Peter Dilks, energy partner, Shakespeare Martineau Countdown to COP, Generation, Low-carbon generation, Policy & regulation, Strategy & management, Opinion

Working with industry, the UK’s ambition is for 5GW of low-carbon hydrogen production capacity by 2030. This is only possible with new entrants to the market, as well as having flexibility for existing producers of energy. Many energy producers operate under lease arrangements, but it could be said that modern leases create unnecessary barriers to clean energy production. If this is the case, what can be done to address the issue?

It is likely that in order for the UK to fully embrace green energy, hydrogen and carbon capture need to be considered in a land context when agreeing deals for the construction and operation of energy production. Every lease has a permitted user clause, restricting what that the land can be used for during the term of that lease. This in itself is not problematic, but without flexible user clauses, many leases would prohibit energy producers from diversifying, complying with statutory requirements, or evolving as technology advances allow.

The obvious solution would be to include green energy provisions as standard within these types of leases, but as landlords seek to maximise commercial revenues depending on what their site is used for, the devil can often be in the detail of allowing (or restricting) wider energy uses. Landlords who lease land based on a specific agreed user clause, can legitimately argue that the rent has been agreed on that use. As such, any change may require a further discussion with the landlord, who could seek to gain a commercial advantage.

The reason many leases are so restrictive in terms of user clauses is that the energy producers often enter the lease with one clear plan in mind, to raise finance based on a particular technology for their proposed energy production. Whilst wider green energy technologies are an added bonus, the particular technology is often the focus and the goal is simply to get the project off the ground. This can be difficult enough, without having to fight for broader lease terms.

Nevertheless, the flexibility to allow diversification into low-carbon generation methods has numerous benefits and doesn’t necessarily have to be to the detriment of the landlord. The incorporation of wider user clauses into lease terms can help the UK as it moves towards a greener future. If tenants can show that there will be minimal adverse impacts on the land because of the change in use, it could open the door to discussions at the lease negotiation stage, rather than being held to ransom further down the line. Some landlords may be concerned about the unknowns that surround greener energy production methods, such as hydrogen, but this can be addressed via the appropriate risk assessments and controls within any permitted change of use.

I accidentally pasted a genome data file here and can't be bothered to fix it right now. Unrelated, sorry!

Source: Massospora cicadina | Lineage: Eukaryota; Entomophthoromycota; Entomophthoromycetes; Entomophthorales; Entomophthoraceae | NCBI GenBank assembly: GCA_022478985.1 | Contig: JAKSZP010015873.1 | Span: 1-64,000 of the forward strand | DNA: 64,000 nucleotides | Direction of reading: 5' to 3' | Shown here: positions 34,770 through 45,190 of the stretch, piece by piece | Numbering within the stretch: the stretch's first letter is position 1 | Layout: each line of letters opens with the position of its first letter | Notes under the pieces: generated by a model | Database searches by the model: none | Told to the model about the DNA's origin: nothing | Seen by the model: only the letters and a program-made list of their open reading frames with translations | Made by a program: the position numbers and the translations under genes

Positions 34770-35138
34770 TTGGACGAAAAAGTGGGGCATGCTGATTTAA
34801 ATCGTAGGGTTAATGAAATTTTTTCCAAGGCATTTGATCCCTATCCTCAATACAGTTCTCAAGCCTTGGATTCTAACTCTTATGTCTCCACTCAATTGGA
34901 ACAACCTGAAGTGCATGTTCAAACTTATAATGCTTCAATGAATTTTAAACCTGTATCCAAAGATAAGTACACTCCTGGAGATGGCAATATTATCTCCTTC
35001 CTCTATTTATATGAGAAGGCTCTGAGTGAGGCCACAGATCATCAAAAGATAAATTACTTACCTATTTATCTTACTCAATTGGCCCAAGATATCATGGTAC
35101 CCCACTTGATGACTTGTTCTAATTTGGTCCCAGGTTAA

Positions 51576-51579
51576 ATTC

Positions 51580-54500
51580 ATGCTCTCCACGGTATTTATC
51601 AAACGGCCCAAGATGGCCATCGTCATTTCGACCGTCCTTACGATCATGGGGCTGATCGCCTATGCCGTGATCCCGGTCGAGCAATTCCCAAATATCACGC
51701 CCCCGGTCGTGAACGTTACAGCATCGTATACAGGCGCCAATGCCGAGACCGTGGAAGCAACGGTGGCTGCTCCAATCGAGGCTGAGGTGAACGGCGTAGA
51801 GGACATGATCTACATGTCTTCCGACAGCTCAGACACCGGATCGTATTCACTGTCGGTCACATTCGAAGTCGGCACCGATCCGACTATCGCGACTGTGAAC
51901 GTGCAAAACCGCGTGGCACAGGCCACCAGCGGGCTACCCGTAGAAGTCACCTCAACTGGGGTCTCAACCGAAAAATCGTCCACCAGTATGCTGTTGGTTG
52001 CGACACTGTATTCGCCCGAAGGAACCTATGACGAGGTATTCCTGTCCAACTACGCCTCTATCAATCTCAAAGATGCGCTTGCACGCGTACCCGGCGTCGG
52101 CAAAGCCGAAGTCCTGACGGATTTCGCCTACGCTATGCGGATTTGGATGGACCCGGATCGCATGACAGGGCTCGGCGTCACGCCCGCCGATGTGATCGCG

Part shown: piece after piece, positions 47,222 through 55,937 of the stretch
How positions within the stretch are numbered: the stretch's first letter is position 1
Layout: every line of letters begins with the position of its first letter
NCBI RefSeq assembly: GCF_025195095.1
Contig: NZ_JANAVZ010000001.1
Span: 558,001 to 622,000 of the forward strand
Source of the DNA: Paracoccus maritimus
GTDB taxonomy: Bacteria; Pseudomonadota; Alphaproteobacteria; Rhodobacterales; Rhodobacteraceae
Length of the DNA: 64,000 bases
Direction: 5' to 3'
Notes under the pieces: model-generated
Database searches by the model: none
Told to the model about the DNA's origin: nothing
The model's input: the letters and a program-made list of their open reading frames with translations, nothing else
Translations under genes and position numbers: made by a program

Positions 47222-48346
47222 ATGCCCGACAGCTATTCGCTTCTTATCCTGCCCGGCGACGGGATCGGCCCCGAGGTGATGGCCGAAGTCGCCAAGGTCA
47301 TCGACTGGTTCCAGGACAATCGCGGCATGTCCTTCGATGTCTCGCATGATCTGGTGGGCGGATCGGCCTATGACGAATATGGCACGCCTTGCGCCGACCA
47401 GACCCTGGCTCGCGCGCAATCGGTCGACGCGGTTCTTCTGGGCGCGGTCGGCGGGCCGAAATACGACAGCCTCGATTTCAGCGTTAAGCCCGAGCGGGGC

‘Anti-embarrassment’ incentives can also be built into the lease, to avoid any concerns that the landlord may have over under-rented land for alternative technologies. These can be in numerous forms, but are often included as revenue rents as a rent ‘top up’ if profits increase as a result of the change to greener technology. In practice, it is more likely than not that the cost base for the tenant will rise as a result of the change, but even if the change does lead to a revenue rent for the landlord, it does remove the need to fight for a land usage alteration. With political pressure mounting due to the government’s net zero targets, the removal of this hurdle can only be a positive.

It is quite possible that a change in law could compel the tenant to switch to low carbon generation methods, so this should be a consideration when negotiating lease terms to avoid a tenant having to go ‘cap in hand’ to a landlord for approval, to comply with statute. As green energy becomes more desirable, switching the use of land could well increase its value, creating a win-win situation for all involved.

A transition to alternative low-carbon energy production is inevitable, and flexible leases would assist energy companies to introduce these in a smoother manner. There are already a host of obstacles that stand in the way of this transition, from carrying out research and development to implementing new methods within existing infrastructure. To maintain another, in the form of rigid leases, is standing in the way of progression.

There are also separate issues to overcome regarding planning permission for alternative technologies, with new equipment and infrastructure often requiring further permissions. In general, the property sector must evolve to meet the greener needs of the UK, enabling companies to make sustainable choices without being unnecessarily challenged.

Greener leases will undoubtedly help the UK to reach its net zero targets. The easier it is for companies to diversify their energy production methods, the better it will be for everyone in the long run. The government’s goals will be difficult to achieve, and current projections show that action needs to be taken now. By playing its part, the property sector can help the UK to go green successfully.

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